• Foliar feed with fish emulsion if necessary to give heavy-feeders a quick boost
  • Preserve, freeze and dry what you cannot eat fresh. Remember, eat fresh when possible!

How’s your garden growing?

All Photos: Weather.com

Comments

  1. I lost ALL my lovely brussels seedlings to the slugs this weekend. Stupid slugs. Trying again indoors. I am sooooooo angry! *huff*

    But I just picked raspberries for jam, so that’s nice. We may not have summer, but we get berries out the wazzoo!

  2. Thanks for the encouraging words/reality check and the great reminders! Boy do I have a lot to do!

  3. Gosh gardening int he pacific NW sounds like a lot of work. I am going to stop complaining right now….

  4. So can there be a newbie version of this list, one that doesn’t make me want to scream out loud and run for the hills? Oh wait I live in the hills. How’s my garden growing? It’s doing better now that I’m not killing my baby broccoli! :)

    • Sure! Toss seeds in ground now for whatever you want to eat in the next 45-180 days. Wait. Try to water if it’s hot. :)

  5. Oh, I just relish these lists. I love having a local blogger who is super organized and able to present things in a cohesive fashion!!
    Thank you so much.
    I have flowers on my potatoes and tomatoes. Snow peas are going like gangbusters. Beans are climbing and flowering. My sweet peas, while stunted, are now showing their delicate little flowers. Borage is getting super huge. Onions are huge, as well. All squash is in infant stages.
    It feels like things are on hold, waiting, breath held, for a week of sun and warmth. Then it can unfurl and go nuts.
    I totally can’t wait.
    And am glad for overcast, rainy and cool. I’m feeling bad for the midwesterners and especially people in Colorado….:-(

  6. I love your site! Thanks for all the great info!

  7. I’ve been eating fresh tomato’s for over a month now with my bucket system. I do live in a hot dry place, but with my system I can grow inside if I have to. I do have a traditional garden going with peas, okra, tomato’s, peppers (green bells peppers, Jalapeno’s and ghost(!) peppers. ) cucumbers, watermelons, onions, etc. Here in Texas I’ve had to build a fence so the deer don’t eat what I’m growing. Growing is easy. Plant the seeds, water them, harvest.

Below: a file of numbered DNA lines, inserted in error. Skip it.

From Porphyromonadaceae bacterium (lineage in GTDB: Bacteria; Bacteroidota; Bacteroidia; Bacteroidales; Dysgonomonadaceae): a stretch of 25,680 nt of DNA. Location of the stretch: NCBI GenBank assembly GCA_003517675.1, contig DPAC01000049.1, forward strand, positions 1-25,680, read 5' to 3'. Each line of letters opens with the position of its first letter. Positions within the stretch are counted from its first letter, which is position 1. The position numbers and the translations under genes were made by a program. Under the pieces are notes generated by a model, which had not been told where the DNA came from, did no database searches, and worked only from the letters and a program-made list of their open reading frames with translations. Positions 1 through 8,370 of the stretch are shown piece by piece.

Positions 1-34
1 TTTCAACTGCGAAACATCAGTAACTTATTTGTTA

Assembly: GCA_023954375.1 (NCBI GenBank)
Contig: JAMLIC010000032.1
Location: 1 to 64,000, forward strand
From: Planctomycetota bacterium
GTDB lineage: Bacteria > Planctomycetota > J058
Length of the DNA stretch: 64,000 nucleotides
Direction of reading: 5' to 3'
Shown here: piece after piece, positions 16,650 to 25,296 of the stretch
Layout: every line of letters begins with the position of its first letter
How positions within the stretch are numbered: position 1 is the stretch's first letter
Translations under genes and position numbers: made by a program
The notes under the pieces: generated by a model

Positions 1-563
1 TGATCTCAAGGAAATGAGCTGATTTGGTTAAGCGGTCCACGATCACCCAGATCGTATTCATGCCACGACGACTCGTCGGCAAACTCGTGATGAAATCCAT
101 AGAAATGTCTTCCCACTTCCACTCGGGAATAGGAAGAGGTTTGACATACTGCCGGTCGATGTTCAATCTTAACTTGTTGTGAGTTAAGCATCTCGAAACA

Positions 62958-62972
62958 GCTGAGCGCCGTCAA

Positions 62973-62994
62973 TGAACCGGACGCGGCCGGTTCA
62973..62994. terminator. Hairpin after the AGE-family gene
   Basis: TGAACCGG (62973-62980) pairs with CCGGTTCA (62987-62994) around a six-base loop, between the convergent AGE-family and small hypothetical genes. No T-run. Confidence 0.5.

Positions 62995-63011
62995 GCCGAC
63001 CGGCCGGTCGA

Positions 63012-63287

8. Arrianne says:

    This is my favorite month! It’s not too hot yet, the kids are gorging themselves on berries and vegis in the garden . . . The lilies are just starting to bloom. Sure the corn and squashes look a little sad, but sometimes we have cabbage years. I’ve noticed some of my herbs and flowers are getting leggy trying to reach the sun that doesn’t come out!! They’ve flopped over on the grass looking exhausted and flowered anyway.

    I dreamed about radishes all night, I guess I need to plant radishes!

  9. We’re over on the east (i.e., hot and dry) side of Washington state and are starting to get some tomatoes from our two container plants. The bell pepper I started early has a good-sized pepper on it and lots of flowers, though I think I need to spray it with soapy water. The pepper I started later looks good and healthy, though no flowers yet (and I think it was the plant that brought the bugs with it). I thought I had lost my window box of herbs to bugs–came this close to throwing the whole batch out!–but the soap spraying worked and now they look great. I’ve still got basil in the freezer from last year’s window box, but there should be some fresh basil when that runs out.

  10. Flip we’ve got the same sodden mess over at this side of the pond. The rain has finally let up for the day but the best we can hope for in the forecast is ‘sunny spells’ rather than those lovely golden sunny days it looks like you’ll be getting!

  11. Yes fall peas! I “think” I usually plant a second round of peas early/mid August. They are ready end of Sept if we have an Indian summer. I’m a couple counties north of you. Don’t take notes much, I just scatter seeds around all summer and see what happens.

    Are you doing the nosy neighbor garden tour again?

  12. Do you have a recommended brand of fish emulsion that you like? I’ve been wanting to give this a try and I’m not sure which kind is best. Thanks!

  13. Great information, very thorough, thank you.

  14. Tanya Lopez says:

    I’m working my way through your monthly lists, taking notes. As a beginner… wow, this is amazingly helpful for figuring out how to get started. I hope you appreciate just how much help you are providing to folks out here; it would take me SO much longer to figure things out, and the number of years I’d miss a critical window for something tasty…

    Anyway, thank you for the lists. And for the details–this morning I was checking out your apple and cherry tree combos because there are some ugly, overgrown somethings in the front yard (with great sun exposure) that could really stand to be yanked and chipped and replaced.